When I was very small, one evening at my grandparents when my older and wiser relatives thought I had fallen asleep on Mum's lap, I learned for the first time of my mother's ability to sense or experience what some might term the supernatural. I remember snuggling on her lap and listening as she told the tale of how, at this time, she had a dream one night. She dreamt that one of her male colleagues saw her at the bus stop one day, and stopped to offer her a lift to work. She accepted, as it was raining, and the journey (which was a short one) took an eventful turn when the driver missed a traffic light and somehow the car crashed into railings. At this point in the dream, a white light engulfed her, and she somehow found herself face to face with 'St Peter' (as she always called him). Asked her name, St Peter looked baffled, checked and rechecked a big book, then kindly said to her 'No; not your time yet. It isn't your turn yet, you must go back'. Mum was quite upset at this news as she felt comfortable in the place in which she found herself; but the next thing she knew, she was back at home, back in her real life, awake, and so got ready for work. As it was raining, she waited at the bus stop for a bus; the male colleague in her dream saw her, stopped and offered a lift; she accepted, and waited with some trepidation for what would happen next. At a set of traffic lights, a large truck tried to cut across their path; somehow the driver of the lorry and the driver of the car managed to avoid a collision, although everyone was very shaken up. No harm befell anyone, and they completed their journey to work safely.

After that experience, Mum said she had no fear of death, and was convinced nobody died until it was 'their time'.

As the 1950's drew towards a close, her niece safely settled in boarding school in Kenya, her younger brother married and producing a family of his own, Mum was nearing 40, enjoying her life, loving her nephews and nieces, still at home with her mother and stepfather, working and enjoying her independence. The life and soul of any party, Mum, like Little Women's Jo March, seemed set for a life of contented spinsterhood. However, unbeknownst to her, all that was about to change, and everyone's surrogate mother was about to be faced with her biggest challenge yet- unexpected motherhood.

Tuesday, 13 April 2010

Myrtle Cynthia Tiley 1921-2000: The War Years

I must confess to not knowing the exact chronology of Mum's working life during wartime. As was common at the time, she continued to live at home until her marriage, and when a Luftwaffe plane was discovered buried in a local playing field in the early 1990's, she told me the story of how she stood watching the dogfight in which it had been shot down during the Battle of Britain, from the vantage point of the upstairs landing of the house!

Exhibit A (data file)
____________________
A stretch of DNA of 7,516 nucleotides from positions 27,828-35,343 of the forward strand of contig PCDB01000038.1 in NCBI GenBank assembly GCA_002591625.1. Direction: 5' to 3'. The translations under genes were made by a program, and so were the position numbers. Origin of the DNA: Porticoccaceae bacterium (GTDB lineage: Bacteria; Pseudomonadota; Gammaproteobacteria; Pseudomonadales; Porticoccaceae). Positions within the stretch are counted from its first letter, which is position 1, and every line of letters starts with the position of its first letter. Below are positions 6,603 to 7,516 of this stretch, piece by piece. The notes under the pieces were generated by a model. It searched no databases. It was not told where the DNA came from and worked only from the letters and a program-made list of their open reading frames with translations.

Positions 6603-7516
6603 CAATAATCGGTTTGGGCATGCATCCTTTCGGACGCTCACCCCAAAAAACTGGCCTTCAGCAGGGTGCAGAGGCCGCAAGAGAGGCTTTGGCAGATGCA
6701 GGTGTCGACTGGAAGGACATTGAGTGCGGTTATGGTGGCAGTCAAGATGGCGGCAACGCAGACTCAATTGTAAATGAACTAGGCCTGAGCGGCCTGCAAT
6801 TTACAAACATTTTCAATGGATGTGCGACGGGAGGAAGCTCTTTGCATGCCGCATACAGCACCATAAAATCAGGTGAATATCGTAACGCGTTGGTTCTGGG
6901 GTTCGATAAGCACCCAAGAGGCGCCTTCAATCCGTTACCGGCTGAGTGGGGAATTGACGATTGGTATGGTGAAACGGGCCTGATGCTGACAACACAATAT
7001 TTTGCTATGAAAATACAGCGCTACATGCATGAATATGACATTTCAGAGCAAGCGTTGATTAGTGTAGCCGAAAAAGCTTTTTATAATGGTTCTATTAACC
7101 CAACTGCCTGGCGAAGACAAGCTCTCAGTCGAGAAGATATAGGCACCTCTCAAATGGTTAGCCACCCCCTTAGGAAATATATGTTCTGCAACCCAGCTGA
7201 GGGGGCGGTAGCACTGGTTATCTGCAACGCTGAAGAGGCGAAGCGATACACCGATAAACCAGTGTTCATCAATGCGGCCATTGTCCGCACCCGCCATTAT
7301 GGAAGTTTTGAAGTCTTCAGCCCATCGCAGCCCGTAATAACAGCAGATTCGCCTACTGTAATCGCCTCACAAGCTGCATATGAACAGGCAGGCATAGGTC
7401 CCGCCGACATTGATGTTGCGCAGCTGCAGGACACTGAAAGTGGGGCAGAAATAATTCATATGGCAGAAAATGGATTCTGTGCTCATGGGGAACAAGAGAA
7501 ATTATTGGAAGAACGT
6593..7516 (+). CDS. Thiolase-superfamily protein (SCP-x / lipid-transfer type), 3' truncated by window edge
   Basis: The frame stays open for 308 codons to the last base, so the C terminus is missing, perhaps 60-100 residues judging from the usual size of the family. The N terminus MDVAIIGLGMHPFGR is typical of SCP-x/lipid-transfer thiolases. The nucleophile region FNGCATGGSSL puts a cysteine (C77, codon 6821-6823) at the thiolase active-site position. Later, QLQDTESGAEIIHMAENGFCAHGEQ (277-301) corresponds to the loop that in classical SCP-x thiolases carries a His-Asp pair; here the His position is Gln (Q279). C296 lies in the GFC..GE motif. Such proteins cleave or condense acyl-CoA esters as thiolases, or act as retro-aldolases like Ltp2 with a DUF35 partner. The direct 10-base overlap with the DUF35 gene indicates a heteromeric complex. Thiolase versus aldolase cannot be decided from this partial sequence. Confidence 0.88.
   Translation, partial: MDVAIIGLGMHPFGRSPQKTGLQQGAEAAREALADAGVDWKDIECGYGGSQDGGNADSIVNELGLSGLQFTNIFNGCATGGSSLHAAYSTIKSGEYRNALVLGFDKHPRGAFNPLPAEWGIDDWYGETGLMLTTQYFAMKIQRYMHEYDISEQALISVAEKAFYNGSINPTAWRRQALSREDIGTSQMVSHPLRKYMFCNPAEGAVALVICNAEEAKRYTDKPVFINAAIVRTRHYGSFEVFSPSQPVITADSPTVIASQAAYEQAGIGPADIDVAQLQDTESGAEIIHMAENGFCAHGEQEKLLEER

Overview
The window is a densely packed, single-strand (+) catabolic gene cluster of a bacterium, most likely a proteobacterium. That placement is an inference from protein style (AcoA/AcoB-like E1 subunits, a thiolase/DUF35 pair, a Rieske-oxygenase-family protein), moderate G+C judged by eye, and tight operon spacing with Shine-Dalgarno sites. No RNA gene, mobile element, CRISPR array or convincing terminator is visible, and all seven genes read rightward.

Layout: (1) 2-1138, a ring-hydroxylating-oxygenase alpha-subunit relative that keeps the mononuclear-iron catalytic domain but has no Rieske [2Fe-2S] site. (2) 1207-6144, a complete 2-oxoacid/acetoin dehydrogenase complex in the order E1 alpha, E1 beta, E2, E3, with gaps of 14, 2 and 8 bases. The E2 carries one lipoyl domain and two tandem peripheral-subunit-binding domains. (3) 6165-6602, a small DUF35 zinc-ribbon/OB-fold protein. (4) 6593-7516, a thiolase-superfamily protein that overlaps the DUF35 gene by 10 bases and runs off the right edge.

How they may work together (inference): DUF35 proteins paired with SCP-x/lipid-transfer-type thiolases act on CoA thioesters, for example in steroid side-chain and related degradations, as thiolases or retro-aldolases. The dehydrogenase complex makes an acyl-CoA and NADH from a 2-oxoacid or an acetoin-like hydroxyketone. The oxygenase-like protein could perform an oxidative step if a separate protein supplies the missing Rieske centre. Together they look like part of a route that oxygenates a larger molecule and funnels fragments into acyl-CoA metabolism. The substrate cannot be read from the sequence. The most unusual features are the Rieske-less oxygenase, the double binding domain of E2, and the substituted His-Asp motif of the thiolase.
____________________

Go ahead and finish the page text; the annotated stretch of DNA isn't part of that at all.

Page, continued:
I had no idea about her extraordinary proximity to the heart of the war effort until one Sunday, as a child, we were taking a Sunday afternoon stroll through Horse Guards’ Parade to Green Park, in central London (my parents were fond of these little bus trips-which more often ended up as walks- when we were small). As we walked across a concrete area, Mum pointed to a building covered in ivy, although it looked like a wall to me, and said 'I used to work there.It was called The Citadel. And also, under the ground right here, it's probably all still there; offices, bedrooms, desks, all sorts of office things'. I thought she was joking with my 9 year old self, and asked 'well, how did you get in there?' she pointed out where the entrance had been, and said 'All the war leaders worked from down there, because of the air raids and so on; it was considered safer'. Still baffled by this, I asked if this was an air raid shelter, as I knew exactly what they were, playing on them on a regular basis; she said 'well, almost, but we worked and some people lived there too. I hated it as it was very hot and very smelly; the nicest smell in the world will always be for me the smell of fresh air when you came out after spending hours at a time down there. You never really could shrug off the feeling that each time you went in, you might never come out, because if the enemy knew what it was, they would bomb it, and we would all have been killed. But then, you felt that all the time those days'.